Art House Productions inaugurated their new theater space in Jersey City with Tracy Jones, a play by Stephen Kaplan. Art House, founded shortly after 9/11, has just moved into a permanent performing and visual arts center containing an intimate black box theater space and a spacious art gallery. Their continuing mission is to inspire, entertain, and challenge audiences; provide arts education; and celebrate the power of the arts to illuminate humanity. They do this by providing a home for innovative artists developing new work; presenting emerging and under-recognized artists; and giving established artists a safe space to take creative risks.
Tracy Jones explores, under a comic veneer, themes of failed expectations and the search for connection. The title character (Helen Coxe) has had the bright idea of inviting every woman in the world named “Tracy Jones”, spelled exactly that way, to a mixer in the party room of a bar noted for its “wings ‘n’ things”. We meet Tracy an hour and a half into the party, and she is the only Tracy there. Her mind frantically races through her list of party activities; she paces the space, arranging the food platters, pouring herself Diet Cokes. She engages with Jillie (Ciara Chanel), the teenaged first-time “Personal Party Host with the Most” assigned to assist at the last minute.
Tracy does have two guests. The first to appear is a male Tracy Jones (Fernando Contreras), a gay man who has misread the “women-only” part of the invitation; the second is a female Tracy Jones (Therese McGinn) who is a practitioner of “book therapy”. All three Tracys try to connect while guarding personal secrets; meanwhile Jillie covers her fears of falling short in seeing to the Tracys’ needs by walling herself within the bar’s unique policies and protocols.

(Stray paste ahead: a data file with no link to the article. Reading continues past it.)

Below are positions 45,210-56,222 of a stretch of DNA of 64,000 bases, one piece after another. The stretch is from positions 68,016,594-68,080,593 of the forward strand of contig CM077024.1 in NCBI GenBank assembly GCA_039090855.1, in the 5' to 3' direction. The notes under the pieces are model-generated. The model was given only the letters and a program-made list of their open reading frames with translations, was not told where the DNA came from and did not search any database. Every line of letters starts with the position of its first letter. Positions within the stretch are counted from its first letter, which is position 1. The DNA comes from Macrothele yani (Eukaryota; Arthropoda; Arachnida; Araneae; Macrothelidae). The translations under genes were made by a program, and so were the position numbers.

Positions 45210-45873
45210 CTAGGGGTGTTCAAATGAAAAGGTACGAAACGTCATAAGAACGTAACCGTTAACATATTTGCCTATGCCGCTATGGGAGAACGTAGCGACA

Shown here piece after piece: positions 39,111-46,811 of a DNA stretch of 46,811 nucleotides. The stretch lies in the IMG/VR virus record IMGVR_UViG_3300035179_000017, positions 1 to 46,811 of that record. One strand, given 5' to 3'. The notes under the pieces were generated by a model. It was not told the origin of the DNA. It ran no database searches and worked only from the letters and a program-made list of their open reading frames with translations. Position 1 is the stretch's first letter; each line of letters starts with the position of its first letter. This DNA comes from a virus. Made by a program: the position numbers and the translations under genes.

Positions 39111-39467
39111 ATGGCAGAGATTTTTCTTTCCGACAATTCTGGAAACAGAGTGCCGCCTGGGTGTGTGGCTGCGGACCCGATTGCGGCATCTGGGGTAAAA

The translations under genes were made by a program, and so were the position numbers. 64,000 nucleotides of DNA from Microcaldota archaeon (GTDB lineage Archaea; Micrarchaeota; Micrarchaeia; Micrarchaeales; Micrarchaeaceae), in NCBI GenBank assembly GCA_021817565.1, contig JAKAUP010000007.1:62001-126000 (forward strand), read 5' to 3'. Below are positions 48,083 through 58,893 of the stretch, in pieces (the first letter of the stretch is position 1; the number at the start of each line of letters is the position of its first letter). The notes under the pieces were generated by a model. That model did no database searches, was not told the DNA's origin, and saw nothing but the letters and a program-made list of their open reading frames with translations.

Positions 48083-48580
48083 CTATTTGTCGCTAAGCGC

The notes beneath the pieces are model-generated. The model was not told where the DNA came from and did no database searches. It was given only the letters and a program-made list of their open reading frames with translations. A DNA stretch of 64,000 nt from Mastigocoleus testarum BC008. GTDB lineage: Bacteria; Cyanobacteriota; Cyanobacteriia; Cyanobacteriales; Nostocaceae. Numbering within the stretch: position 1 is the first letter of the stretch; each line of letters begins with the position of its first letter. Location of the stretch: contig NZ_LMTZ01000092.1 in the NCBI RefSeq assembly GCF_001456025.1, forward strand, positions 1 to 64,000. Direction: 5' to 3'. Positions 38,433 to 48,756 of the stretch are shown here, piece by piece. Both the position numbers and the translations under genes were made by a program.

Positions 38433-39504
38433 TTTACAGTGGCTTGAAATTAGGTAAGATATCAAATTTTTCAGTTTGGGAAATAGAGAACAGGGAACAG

The show is directed in a slightly manic style by Alex Tobey, with generous gobs of slapstick involving food, and a running gag with Contreras’ entrances and exits at the beginning. All four actors bring life to their characters’ quirks, but the play itself feels like it could have used less speed and more substance. In particular, Contreras and McGinn’s revelatory monologues, while well done and somewhat touchingly poignant, seemed to be tacked on to the play rather than growing from it.
Tracy Jones is a light entertainment and has some truly comic bits of business. If you’re looking for a Neil Simon or a Ken Ludwig style of comedy, you won’t find it here. But you will find a humorous look at a serious subject, and you will probably find yourself having a good time. I wish Art House Productions could have started out with a slightly more solid comedy than Tracy Jones. And I wish Art House Productions luck in their future endeavors.
Tracy Jones is presented by Art House Productions at their performance space in Jersey City through November 5th. For more information, or to purchase tickets, go to arthouseproductions.org or call 201-579-0532.